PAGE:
We've had to wait an extra day to try and build on last week's result as we play tomorrow against Aston Villa. It will be strange this morning, getting up and going into training while most teams are playing. I suppose managers and players get used to that in the Premier League. The other big scheduling change with being promoted is that we have eight fewer league games. We've really appreciated the extra time on the training ground, having brought in so many new players late in the transfer window, and the results were there to see at Molineux with one of the best away performances I can remember from one of my sides, especially against what is, make no mistake, a good side.

3. Bad news on Kieron but Jamie is like a new signing

It was great to see Owen Hargreaves score in midweek. It takes a certain type of lad to get over the injuries he's had and bounce back. The same night Steven Gerrard and Stuart Holden returned, which were massive pluses for their clubs. They are players who have a major influence on results.

In our own camp we had two different pieces of injury news this week. On the down side the injury Kieron Dyer suffered in the opening game is going to take longer than we thought. Like Hargreaves he seems to have had so much bad luck over the recent seasons but I'm still convinced he'll have an important part to play for us.

The good news was Jamie Mackie was given the go-ahead to join in training; he immediately told me he would be available for tomorrow. That might be optimistic, having been out since January. But watching him train over the last six weeks I wouldn't put it past him to be involved sooner rather than later. As Kenny Dalglish said about Gerrard, it will be like a new signing.

4. I can pick out a top for Amy – when she's marked my card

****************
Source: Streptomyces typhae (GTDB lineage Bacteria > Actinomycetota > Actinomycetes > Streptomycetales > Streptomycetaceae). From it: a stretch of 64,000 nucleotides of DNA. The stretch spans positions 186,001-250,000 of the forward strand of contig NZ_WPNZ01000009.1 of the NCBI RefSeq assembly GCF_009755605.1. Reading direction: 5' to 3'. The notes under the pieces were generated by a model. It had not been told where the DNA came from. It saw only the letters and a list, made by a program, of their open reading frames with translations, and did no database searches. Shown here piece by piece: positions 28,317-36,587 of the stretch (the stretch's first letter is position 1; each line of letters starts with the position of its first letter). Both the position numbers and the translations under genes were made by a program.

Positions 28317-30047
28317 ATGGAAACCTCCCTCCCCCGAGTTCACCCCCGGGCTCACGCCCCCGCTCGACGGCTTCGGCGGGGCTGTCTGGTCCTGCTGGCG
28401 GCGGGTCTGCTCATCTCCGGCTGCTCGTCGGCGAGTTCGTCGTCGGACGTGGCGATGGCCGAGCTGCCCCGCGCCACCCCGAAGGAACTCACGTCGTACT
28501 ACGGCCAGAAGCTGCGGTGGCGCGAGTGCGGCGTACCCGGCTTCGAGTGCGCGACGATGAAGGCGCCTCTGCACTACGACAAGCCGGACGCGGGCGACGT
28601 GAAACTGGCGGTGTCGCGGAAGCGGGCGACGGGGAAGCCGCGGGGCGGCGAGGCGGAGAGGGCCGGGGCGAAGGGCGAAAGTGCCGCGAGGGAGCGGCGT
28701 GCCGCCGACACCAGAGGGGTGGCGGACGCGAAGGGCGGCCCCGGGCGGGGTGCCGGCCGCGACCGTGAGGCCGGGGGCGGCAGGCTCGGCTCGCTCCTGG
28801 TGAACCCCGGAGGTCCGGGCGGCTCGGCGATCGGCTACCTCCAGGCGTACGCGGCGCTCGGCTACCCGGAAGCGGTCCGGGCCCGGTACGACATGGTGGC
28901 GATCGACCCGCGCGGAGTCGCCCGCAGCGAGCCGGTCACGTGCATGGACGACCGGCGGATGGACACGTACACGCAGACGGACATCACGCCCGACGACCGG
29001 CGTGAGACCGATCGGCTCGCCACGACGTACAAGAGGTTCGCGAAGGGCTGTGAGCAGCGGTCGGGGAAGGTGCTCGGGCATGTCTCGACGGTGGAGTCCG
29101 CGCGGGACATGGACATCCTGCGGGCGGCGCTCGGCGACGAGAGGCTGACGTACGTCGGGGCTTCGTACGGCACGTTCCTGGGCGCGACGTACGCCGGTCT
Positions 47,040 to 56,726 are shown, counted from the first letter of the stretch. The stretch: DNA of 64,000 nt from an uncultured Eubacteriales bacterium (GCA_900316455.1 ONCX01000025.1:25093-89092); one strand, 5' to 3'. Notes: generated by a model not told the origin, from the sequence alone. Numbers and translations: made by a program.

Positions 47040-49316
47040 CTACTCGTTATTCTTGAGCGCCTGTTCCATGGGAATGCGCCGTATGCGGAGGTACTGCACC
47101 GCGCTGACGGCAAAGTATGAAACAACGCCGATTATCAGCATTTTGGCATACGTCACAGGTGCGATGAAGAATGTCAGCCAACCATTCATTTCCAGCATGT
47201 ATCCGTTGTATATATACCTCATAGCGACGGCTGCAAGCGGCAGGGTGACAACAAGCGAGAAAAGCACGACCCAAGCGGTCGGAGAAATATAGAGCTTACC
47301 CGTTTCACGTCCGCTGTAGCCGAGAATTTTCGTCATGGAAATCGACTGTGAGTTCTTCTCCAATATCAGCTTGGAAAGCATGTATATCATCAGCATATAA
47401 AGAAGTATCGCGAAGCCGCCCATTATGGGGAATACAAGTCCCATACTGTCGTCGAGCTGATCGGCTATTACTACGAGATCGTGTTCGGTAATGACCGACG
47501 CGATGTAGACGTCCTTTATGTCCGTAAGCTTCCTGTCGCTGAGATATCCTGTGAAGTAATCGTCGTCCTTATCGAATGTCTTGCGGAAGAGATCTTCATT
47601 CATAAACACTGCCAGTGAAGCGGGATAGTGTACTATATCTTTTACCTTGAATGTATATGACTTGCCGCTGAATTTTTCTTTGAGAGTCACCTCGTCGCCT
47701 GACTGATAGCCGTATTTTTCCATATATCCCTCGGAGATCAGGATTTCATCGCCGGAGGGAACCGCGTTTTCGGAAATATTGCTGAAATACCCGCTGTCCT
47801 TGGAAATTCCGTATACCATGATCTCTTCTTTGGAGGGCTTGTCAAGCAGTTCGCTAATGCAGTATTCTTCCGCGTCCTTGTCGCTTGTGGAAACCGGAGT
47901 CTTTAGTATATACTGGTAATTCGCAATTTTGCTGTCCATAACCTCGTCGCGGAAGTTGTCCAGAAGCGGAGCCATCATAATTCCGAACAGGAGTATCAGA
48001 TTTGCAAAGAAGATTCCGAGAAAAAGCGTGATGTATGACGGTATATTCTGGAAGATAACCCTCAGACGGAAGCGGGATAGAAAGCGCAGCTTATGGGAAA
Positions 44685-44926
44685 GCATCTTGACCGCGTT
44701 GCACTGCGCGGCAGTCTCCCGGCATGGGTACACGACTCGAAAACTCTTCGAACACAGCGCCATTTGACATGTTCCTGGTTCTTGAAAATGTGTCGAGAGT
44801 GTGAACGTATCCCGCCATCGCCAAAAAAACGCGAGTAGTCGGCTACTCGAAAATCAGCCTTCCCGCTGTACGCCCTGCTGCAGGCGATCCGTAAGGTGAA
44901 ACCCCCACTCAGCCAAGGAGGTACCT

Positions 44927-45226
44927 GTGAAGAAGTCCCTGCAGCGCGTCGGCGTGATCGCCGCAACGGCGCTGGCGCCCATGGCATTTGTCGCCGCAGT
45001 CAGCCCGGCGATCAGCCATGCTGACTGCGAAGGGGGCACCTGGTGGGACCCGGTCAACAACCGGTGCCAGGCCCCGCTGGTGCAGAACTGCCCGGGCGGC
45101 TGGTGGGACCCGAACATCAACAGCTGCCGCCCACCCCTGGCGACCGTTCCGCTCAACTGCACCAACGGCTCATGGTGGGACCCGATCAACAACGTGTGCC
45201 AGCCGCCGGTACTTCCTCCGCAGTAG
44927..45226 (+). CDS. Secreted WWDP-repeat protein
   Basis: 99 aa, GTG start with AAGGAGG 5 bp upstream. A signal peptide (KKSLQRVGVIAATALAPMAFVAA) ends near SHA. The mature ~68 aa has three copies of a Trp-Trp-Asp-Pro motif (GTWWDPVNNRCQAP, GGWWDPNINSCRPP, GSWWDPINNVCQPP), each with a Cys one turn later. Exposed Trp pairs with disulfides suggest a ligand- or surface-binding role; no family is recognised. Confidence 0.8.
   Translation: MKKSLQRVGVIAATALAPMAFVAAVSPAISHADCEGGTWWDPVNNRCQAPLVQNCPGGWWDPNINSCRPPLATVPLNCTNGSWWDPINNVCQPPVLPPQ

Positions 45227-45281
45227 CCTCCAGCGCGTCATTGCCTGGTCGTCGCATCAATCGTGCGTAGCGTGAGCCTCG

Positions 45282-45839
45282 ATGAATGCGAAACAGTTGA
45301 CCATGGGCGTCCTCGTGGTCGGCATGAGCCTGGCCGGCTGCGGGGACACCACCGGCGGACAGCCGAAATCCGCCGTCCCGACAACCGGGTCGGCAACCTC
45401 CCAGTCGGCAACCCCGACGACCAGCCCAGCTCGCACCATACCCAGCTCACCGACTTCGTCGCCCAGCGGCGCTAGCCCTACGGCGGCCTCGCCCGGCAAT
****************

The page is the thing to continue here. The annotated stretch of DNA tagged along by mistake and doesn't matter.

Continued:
I gave my Freedom Pass some exercise on Thursday: bus, train and Underground. We've not been into London much this season, I've been so busy, so it was nice just to sit in Covent Garden listening to this wonderful lady sing and having lunch with Sharon. Then we went shopping for Amy. Her favourite shop at present is Jack Wills. I picked a top out. Sharon went, "Oh no, she'll like this one". I have to say Amy is now of an age when she doesn't always like what mum chooses, and it turned out I made the right choice. Only later did I admit Amy had already pointed the top out to me.

5. Sorry to bore you, but new diet has stopped me snoring

You may be getting bored about me going on about my diet by now, but I have to report a new development which is good news for all wives with overweight husbands. My snoring is notorious, so much so William and Amy used to count the seconds between whistles – and film themselves doing it so they could show me. Sharon now reports I have lost so much weight I am no longer snoring.

6. How 'Football Focus' made Will and Amy lost for words

Make sure you watch Football Focus if you want a laugh before heading to a match today. Someone there obviously reads this column because they asked if they could film the family on our bikes. I agreed to do it Sunday, which proved good timing because not only was the weather good, I was, as you can imagine, feeling 10-foot high after the result at Molineux.

The kids had talked about what they would say if asked a question. But when Damian Johnson did ask them they could hardly utter a word. That is the beauty about kids, when you want them to be quiet they can't be, and vice versa.

I had to have a word with William this week. I thought he'd be eagerly awaiting the new series of Match Attax, the football cards, as QPR are included for the first time. But when I spoke to him about it he said sadly there was something new to collect, Match Stars. They are little moving action figures that look like Rooney, Van Persie, Messi etc, but they are only doing Arsenal, Manchester United, Chelsea, Liverpool and Barcelona so far. We aren't big enough. I said to him, "Just give us a season or two will you? We were in the Championship last year."

Stop Press: The new cards are in and William and I opened a few packs over breakfast yesterday. We got five QPR players so I took them into training to show the lads. As Tommy Smith, Heidar Helguson, Ali Faurlin and Paddy Kenny came over to see how many stars they were [each player is graded] I told them: "We've arrived now."